Get off of your duff and get rid of your stuff

February 18, 2021


Congratulations are in order. My husband and I finally got rid of our mini-warehouse storage unit. We feel like free spirited children skipping through a meadow tossing daisy petals in the air.  

Americans are champions of excess. “We might just need this someday” is the battle cry of society, as if we’ve come through some kind of depression where everyone was starving for junk. 

Gardening tools, the old baby crib, grandmother’s sewing cabinet, it was all there with a beautiful sofa, rocking chair and Christmas decorations we just didn’t have room for now, but may just be able to use … someday. 

My teaching materials labeled, “small motor skills,” “literacy,” and “Shel Silverstein” were arranged in a file cabinet just in case I had to spring back into action in a classroom. I had no intention to ever teach again, but after so much work, who could toss them?

A mass of storage units are being constructed close to our neighborhood and it has to be the ugliest thing I’ve ever seen. Other countries build colosseums and fountains, and we build mini-storage units. A second “stor-it-all” is going up within a stone’s throw and it was just announced a former Food World would be divided and used for storage. How much “stuff” do people in this town have? 

The excess sneaks up on you. The children grow up, but you can’t possibly get rid of the Legos. You know you’ll use the baby crib again for grandchildren. The exercise machine doesn’t fit in this house, but the kids will be glad to have it someday. The lamps were grandmother’s and I know a lamp repairman — if I could only find his number.  The next thing we know, we’re at Stuff-N-Shove Warehouse trapped beneath a mattress, bar stools and a box of Tonka trucks.

When Bob and I added up how much money we’d spent on storage over the years, it rivaled college tuition, vacations and movie popcorn for the past two decades. It didn’t matter we also used our storage for business equipment, the madness had to end. 

“It’s too hot to be in here” I told Bob. “Just drink some water and keep going” he sweetly suggested. “What’s this?” “It’s your mother’s scrapbook, don’t open it, it’ll fall apart.” “Why do you need this box of sequins?” “the same reason you need this box of hinges.”  “I think that crazy girl I dated gave me this book.” “Be more specific, they were all crazy.”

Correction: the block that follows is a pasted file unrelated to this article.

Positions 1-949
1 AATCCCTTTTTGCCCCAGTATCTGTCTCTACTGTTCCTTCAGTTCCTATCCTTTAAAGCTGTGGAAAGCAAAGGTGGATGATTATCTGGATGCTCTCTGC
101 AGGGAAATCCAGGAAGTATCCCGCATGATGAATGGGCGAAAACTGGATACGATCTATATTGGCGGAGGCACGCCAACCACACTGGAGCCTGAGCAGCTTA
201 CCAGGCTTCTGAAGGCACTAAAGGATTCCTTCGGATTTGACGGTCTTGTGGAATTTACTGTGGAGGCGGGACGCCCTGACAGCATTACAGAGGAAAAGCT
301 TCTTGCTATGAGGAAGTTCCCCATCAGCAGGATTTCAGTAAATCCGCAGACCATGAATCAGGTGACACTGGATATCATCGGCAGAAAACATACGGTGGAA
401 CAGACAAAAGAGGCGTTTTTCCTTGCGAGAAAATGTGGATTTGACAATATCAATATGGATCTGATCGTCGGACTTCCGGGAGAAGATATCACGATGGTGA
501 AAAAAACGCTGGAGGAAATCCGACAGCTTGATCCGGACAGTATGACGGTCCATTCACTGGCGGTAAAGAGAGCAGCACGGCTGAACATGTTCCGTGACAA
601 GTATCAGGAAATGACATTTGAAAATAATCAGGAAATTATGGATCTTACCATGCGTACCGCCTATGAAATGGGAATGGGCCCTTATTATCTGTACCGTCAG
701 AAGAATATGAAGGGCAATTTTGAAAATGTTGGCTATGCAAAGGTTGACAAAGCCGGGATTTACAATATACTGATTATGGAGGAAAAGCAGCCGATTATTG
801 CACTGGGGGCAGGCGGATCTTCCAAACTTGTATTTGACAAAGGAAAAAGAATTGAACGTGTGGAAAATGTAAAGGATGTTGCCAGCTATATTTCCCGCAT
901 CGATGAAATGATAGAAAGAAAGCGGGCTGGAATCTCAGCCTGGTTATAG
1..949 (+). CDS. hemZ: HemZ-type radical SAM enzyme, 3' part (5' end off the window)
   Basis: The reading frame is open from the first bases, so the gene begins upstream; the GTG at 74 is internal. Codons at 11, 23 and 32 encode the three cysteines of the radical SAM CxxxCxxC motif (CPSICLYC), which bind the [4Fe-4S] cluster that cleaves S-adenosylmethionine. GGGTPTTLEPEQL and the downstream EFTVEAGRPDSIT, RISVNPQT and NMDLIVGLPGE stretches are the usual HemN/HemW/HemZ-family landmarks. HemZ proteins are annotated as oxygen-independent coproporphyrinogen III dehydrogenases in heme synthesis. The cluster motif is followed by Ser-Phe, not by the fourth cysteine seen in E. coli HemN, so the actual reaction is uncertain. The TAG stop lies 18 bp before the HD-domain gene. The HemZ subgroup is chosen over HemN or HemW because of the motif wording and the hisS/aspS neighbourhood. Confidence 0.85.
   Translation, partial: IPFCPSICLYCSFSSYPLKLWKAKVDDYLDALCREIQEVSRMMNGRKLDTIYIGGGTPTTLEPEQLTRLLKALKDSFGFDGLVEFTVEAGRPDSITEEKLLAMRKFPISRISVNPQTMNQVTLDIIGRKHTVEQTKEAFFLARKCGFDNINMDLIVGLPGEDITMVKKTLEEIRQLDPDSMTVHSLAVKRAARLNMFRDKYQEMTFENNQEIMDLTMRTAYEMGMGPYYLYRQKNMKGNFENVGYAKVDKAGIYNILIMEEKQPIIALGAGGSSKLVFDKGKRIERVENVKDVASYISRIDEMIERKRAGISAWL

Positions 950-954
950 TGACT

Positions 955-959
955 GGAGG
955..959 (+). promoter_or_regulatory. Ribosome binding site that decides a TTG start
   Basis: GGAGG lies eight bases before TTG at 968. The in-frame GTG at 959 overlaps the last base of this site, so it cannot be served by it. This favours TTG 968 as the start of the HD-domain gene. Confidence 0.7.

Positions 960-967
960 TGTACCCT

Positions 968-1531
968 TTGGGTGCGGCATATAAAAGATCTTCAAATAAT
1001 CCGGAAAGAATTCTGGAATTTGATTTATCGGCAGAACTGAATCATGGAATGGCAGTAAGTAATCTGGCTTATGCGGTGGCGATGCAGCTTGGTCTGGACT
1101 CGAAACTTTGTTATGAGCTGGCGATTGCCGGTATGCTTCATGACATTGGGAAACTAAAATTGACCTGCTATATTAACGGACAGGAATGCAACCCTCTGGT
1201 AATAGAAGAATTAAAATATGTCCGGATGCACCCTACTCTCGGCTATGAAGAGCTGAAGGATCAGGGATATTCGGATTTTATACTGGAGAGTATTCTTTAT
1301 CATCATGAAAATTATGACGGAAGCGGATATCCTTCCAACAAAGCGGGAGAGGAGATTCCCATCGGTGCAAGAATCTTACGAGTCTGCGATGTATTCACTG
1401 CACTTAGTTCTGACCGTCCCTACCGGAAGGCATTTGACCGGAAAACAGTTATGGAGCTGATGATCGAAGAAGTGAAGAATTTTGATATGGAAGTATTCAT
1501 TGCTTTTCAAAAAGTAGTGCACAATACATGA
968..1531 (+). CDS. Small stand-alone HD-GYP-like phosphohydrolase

“Listen to these papers I wrote in grad school. I used to be smart until giving birth fried my brain.” “We don’t have time for you to sit and read them now.” “Humph! Your creative engagement in problem solving barely reflects the cognitive functional theories of Dr. Parnes.” 

Truckload by truckload, it was scaled down to a small pile of nice things to donate. The trouble was none of the regular donation centers were accepting items due to COVID-19. We paid for yet another month of rent and clenched our teeth at night. It was bittersweet when the truck finally hauled away the remaining treasures. Our warehouse full of plans and dreams, were now a memory. Except for the Legos. I have them shoved in a guest room closet next to Thomas the Tank Engine. 

This story first appeared in Advance Publication Newspapers

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  1. So true! I’ve been clearing out for the past year. Partly our stuff, plus the items left by my mom & brother. A friend recommended the book “The Swedish Art of Death Cleaning”, that I found both entertaining and validating.
    Congratulations, we deserve it.

    1. Yes, congratulations to you. The book sounds very interesting. It’s hard enough to rid ourselves of our own things, but to get rid of other’s things left to us is doubly difficult. Thanks for the book tip, and good going to you!

  2. Save those Hot Wheels, Legos, and wooden trained for the future grands. They will love them and you will be glad you did. Books, too.

    1. My husband and I always debated the deep question of which hurt more, stepping on a lego in the middle of the night or an upside down Hot Wheel? Good advice from you that I love!

  3. Congrats! I keep telling myself I need to purge…but don’t seem to get around to it…I am at the point of writing a letter to my children telling them that I’m sorry they have to deal with so much stuff! I have enough china to open a store! I will say my grands play with Fisher Price toys that I’ve saved and I do have a huge can of hot wheels that they love…